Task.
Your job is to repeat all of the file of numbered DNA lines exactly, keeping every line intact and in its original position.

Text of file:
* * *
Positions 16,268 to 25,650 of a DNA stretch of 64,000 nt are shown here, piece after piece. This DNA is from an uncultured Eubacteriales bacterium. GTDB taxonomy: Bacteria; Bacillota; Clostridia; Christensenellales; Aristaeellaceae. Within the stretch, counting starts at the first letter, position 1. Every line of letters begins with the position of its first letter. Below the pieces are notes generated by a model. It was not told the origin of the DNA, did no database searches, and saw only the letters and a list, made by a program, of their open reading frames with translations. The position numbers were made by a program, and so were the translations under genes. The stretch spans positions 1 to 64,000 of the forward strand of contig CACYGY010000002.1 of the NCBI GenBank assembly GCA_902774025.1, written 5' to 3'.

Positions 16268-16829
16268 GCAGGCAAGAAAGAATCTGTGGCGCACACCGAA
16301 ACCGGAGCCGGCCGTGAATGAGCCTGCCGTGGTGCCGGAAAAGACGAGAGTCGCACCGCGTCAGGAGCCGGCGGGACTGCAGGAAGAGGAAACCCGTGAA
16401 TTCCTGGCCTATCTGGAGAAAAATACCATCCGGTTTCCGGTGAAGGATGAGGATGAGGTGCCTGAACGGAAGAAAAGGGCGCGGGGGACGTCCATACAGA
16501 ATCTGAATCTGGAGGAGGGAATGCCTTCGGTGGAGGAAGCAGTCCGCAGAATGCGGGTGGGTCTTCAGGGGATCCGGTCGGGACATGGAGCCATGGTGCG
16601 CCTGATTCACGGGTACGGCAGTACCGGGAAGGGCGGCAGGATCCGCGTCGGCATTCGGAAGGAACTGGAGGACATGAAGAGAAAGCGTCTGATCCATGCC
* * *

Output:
Positions 16,268 to 25,650 of a DNA stretch of 64,000 nt are shown here, piece after piece. This DNA is from an uncultured Eubacteriales bacterium. GTDB taxonomy: Bacteria; Bacillota; Clostridia; Christensenellales; Aristaeellaceae. Within the stretch, counting starts at the first letter, position 1. Every line of letters begins with the position of its first letter. Below the pieces are notes generated by a model. It was not told the origin of the DNA, did no database searches, and saw only the letters and a list, made by a program, of their open reading frames with translations. The position numbers were made by a program, and so were the translations under genes. The stretch spans positions 1 to 64,000 of the forward strand of contig CACYGY010000002.1 of the NCBI GenBank assembly GCA_902774025.1, written 5' to 3'.

Positions 16268-16829
16268 GCAGGCAAGAAAGAATCTGTGGCGCACACCGAA
16301 ACCGGAGCCGGCCGTGAATGAGCCTGCCGTGGTGCCGGAAAAGACGAGAGTCGCACCGCGTCAGGAGCCGGCGGGACTGCAGGAAGAGGAAACCCGTGAA
16401 TTCCTGGCCTATCTGGAGAAAAATACCATCCGGTTTCCGGTGAAGGATGAGGATGAGGTGCCTGAACGGAAGAAAAGGGCGCGGGGGACGTCCATACAGA
16501 ATCTGAATCTGGAGGAGGGAATGCCTTCGGTGGAGGAAGCAGTCCGCAGAATGCGGGTGGGTCTTCAGGGGATCCGGTCGGGACATGGAGCCATGGTGCG
16601 CCTGATTCACGGGTACGGCAGTACCGGGAAGGGCGGCAGGATCCGCGTCGGCATTCGGAAGGAACTGGAGGACATGAAGAGAAAGCGTCTGATCCATGCC